Spreading The Love: The Cubs and Plate Appearances

There’s certainly a lot that’s unique about the Cubs. For three years now, we’ve wondered how the Cubs will cram in ABs for all the players they have. And generally, it’s worked itself out. While we complain about teams having three- or four-man benches these days thanks to bloated bullpens and injuries and a terror of ever using your backup catcher, in reality, the Cubs only have one true bench player. That’s Tommy La Stella, as he’s the only one who doesn’t routinely get a start. And even he gets one here and there to keep him sharp, but he’s what you think of when you think of a traditional bench player. He’s a dying breed, at least in these parts.

What I didn’t realize is just how unique the Cubs are in their depth and their willing rotation of it. The Cubs currently have 10 players on pace for 400 PAs. this year. In order: Bryant, Baez, Contreras, Rizzo, Russell, Schwarber, Almora, Happ, Zobrist, Heyward. Last year they had nine and Russell only missed by 15 PAs thanks to injury, though his injury certainly boosted the total of others. Almora logged another 323. So that’s 11 over 300 PAs. This year, only Bryant has missed a huge chunk of time, along with a DL stint for Rizzo. But nothing like the months that Russell missed last year, so this has just been a strict rotation.

What makes it something of a unicorn is that there have only been 10 teams in history that have had 10 players make 400 PAs in a season. They are:

Season Team 400+ PAs
1980 Royals 10
2011 Rangers 10
2003 Royals 10
2009 Angels 10
1983 Blue Jays 10
1991 Brewers 10
2017 Twins 10
1985 Angels 10
2005 Blue Jays 11
1989 Royals 10

What you’ll notice is that these are all American League teams, meaning you basically have a set lineup of nine every day instead of eight, so getting one more guy to that plateau wouldn’t be all that hard. No NL team appears on this list.

They had varying ranges of success. The ’80 Royals won the division, the ’03 version won 83 games. The ’11 Rangers went to the World Series where Nelson Cruz couldn’t manage to catch a simple line-drive that would have ended things and Neftali Feliz was suddenly throwing 88 MPH and NO I’M NOT STILL BITTER ABOUT IT OR ANYTHING. The ’09 Angels won their division. The two Blue Jays teams on this list were nothing to write home about, the ’17 Twins made a wild card appearance, the ’91 Brewers won 83 games, and the ’85 Angels won 90 games. It doesn’t necessarily portend to success, and obviously if you have a lot of good players you want to use more of them more often and hence you’re probably going to win. We’ve never seen it with an NL team, so the Cubs are something of a canary.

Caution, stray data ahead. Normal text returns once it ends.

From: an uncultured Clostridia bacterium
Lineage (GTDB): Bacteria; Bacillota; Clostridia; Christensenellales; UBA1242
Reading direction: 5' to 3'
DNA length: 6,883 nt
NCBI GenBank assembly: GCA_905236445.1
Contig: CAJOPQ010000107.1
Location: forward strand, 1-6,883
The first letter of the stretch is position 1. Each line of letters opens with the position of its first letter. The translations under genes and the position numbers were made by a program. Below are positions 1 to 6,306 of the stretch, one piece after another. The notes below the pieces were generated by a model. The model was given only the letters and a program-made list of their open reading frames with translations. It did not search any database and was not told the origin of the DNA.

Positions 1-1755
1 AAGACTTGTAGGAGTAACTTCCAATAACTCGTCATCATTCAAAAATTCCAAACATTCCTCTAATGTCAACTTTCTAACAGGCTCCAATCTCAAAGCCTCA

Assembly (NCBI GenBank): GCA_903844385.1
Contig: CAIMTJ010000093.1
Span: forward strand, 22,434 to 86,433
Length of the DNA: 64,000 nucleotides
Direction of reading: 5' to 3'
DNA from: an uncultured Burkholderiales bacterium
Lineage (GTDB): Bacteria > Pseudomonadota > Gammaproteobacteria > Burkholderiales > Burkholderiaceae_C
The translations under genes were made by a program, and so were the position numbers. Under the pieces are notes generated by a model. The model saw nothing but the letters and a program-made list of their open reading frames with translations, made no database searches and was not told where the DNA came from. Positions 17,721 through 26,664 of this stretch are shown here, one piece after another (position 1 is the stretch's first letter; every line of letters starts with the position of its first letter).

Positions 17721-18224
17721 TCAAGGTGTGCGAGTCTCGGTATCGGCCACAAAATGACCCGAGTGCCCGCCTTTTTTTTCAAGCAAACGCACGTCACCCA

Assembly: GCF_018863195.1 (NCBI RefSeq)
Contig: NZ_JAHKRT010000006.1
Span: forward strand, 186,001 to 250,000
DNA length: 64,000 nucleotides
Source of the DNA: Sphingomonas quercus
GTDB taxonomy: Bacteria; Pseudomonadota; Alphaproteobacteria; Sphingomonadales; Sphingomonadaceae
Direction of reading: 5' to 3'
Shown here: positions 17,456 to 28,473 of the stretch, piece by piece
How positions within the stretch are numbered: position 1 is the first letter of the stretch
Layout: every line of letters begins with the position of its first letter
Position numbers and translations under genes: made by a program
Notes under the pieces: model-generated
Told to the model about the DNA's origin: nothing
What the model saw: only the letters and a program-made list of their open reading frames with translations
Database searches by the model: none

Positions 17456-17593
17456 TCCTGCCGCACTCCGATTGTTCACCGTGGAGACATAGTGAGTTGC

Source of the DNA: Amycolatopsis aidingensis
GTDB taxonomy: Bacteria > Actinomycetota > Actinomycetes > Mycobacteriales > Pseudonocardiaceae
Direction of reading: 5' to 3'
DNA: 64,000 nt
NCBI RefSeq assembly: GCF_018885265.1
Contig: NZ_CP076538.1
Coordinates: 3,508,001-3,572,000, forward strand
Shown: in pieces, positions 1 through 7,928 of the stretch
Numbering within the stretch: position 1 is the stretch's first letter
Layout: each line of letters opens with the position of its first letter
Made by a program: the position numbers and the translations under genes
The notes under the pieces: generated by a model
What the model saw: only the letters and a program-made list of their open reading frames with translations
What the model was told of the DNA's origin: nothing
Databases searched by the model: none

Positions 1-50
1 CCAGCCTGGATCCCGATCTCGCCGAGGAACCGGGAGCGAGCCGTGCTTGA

And this is where the debate of “rest” will come in. Only four Cubs right now are on pace for 600 PAs, which is generally the mark of a full-time starter. They are Rizzo, Baez, Contreras, and Bryant. We know Bryant and Rizzo will eclipse that, if health remains. We’ll see on the other two. As for the others, do you get more out of their better spaced out 400-500 PAs than you would out of some worn out 600? Does feeling fresh more often help or are you missing out on production and screwing with feel and timing for a player?

As far as how these teams did over the season’s final two months:

Teams August W August L September W September L
1983 Royals 23 7 8 18
2003 Royals 13 15 13 15
2011 Rangers 16 12 19 6
2009 Angels 17 12 19 13
1983 Blue Jays 15 19 17 11
2005 Blue Jays 13 15 14 16
1991 Brewers 19 10 21 12
2017 Twins 20 10 15 14
1985 Angels 16 13 17 16
1989 Royals 21 8 14 15
Averages 17.3 12.1 15.7 13.6

Note: Some seasons stretched into October and were added to the September totals

So usually, these teams lasted ok through the season, though only a couple really roared through the season’s last gauntlet, and really only the ’11 Rangers and ’91 Brewers crushed September. So it’s inconclusive. But it’s worth watching further as the Cubs move into the summer.

Lead photo courtesy Patrick Gorski—USA Today Sports

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1 comment on “Spreading The Love: The Cubs and Plate Appearances”


600 PA from a catcher? That’s darn near a unicorn.

Yadi Molina? Never did it.
Sal Perez? Once, 606 when he was 24 (and with 4 games DHing).
Johnny Bench did 607 as a catcher when he was 20, otherwise in a catcher/utility role.
Buster Posey has never been exclusively a catcher.

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